Ten boats, two rowing enthusiasts and an African continent
Ever thought of carting a load of rowing boats across Africa? For Carole and Dennis Howard it turned out to be a unique adventure.
In a conjunct project between World Rowing and Rowing South Africa, The Howards transported boats that had recently been donated to Zambia where the Kafue River and Rowing Centre will be based.
When World Rowing contacted the South African Rowing Federation about the plan to find and deliver boats that would be moved to the Kafue River and Rowing Centre once it is completed, the Federation jumped on board.
After Rowing South Africa collected the boats, two rowing enthusiasts, Carol and Dennis Howard, handled the necessary boat repairs, the restoration of a rowing trailer and the organisation of the road trip. Carole is Rowing South Africa’s Team Manager and Dennis is a South African university coach. Together, they embarked on a massive 7,000km journey from Johannesburg to central Southern Africa, crossing five countries in three weeks with ten rowing boats in tow.
“We shared the road with some interesting things, from elephants to sheep and goats and zebras. Africa is a wonderful place to travel because of all the different experiences that you see on the road,” says Dennis. “While driving through Botswana, we were fortunate to see at least a dozen elephants on the side of the road even with some of them crossing the main highway ahead of us.”
As it was the first time that rowing boats were being transported by road into this part of Africa, the Howards faced some unique challenges. “None of the highway police had ever seen a rowing trailer filled with boats before. As you can imagine, every policeman stopped us just to enquire as to what we were transporting. Some of them thought that we were transporting items such as aeroplane wings and military equipment. None of them gave us too much trouble once we had all of our safety checks done,” explains Dennis.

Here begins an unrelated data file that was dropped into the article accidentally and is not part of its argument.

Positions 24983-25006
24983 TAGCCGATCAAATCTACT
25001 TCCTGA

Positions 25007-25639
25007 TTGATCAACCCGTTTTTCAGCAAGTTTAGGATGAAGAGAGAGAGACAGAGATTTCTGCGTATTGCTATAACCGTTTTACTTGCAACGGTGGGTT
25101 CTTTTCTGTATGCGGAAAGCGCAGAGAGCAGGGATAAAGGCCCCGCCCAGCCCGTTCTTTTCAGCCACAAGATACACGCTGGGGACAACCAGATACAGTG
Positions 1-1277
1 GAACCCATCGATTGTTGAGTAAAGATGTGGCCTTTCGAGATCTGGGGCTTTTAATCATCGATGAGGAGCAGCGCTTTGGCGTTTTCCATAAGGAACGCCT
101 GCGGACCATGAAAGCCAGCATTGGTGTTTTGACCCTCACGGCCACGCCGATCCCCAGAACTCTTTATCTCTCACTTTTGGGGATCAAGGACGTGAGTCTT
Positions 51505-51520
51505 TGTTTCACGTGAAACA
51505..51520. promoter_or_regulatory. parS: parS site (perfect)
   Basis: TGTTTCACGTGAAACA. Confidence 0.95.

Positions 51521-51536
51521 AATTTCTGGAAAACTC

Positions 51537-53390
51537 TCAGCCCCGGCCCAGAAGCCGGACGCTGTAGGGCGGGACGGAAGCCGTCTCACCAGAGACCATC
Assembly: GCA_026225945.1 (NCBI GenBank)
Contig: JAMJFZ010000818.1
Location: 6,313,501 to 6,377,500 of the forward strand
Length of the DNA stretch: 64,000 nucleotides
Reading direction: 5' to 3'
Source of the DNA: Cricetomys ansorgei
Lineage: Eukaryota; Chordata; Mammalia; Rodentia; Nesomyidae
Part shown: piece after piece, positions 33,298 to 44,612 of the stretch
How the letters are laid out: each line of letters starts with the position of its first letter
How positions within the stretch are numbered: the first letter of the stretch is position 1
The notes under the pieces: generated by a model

The first destination on the way to Zambia was Lake Malawi at a town called Senga Bay. “Here we found a very active and passionate rowing club that had been training for about a year without even seeing a rowing boat,” says Dennis. “The passion that the members of this club showed will forever leave an impression on me. The club has been training on ergos and on the land, doing as much rowing specific training as they could in anticipation of receiving their boats.”
One single and one double were donated to the local Malawian rowing club. “The 12-person strong rowing club took to the new boats as if they had been rowing for years,” says Dennis. “The most remarkable thing that I witnessed that day is that none of the rowers capsized. The fact that each of them just jumped into the boats and could row immediately is something that I have never seen before. This illustrates the water competency of the Malawian people. As a rowing coach, it is very seldom that you find an athlete that needs very little teaching on how to do the basics in rowing.”
After leaving Malawi, the Howard’s made their way across Zambia and up north to a town called Kitwe, which is in the heart of the Copper belt region of the country. “Here we found a very beautiful dam that has over 3.5km of flat rowable water with a lovely little boathouse,” relates Dennis. “This was the venue that will be storing the boats until the Kafue River and Rowing Centre is up and running.”
This project was supported financially by the World Rowing Federation in conjunction with Rowing South Africa.
For more about World Rowing’s Clean Water Kafue project, here.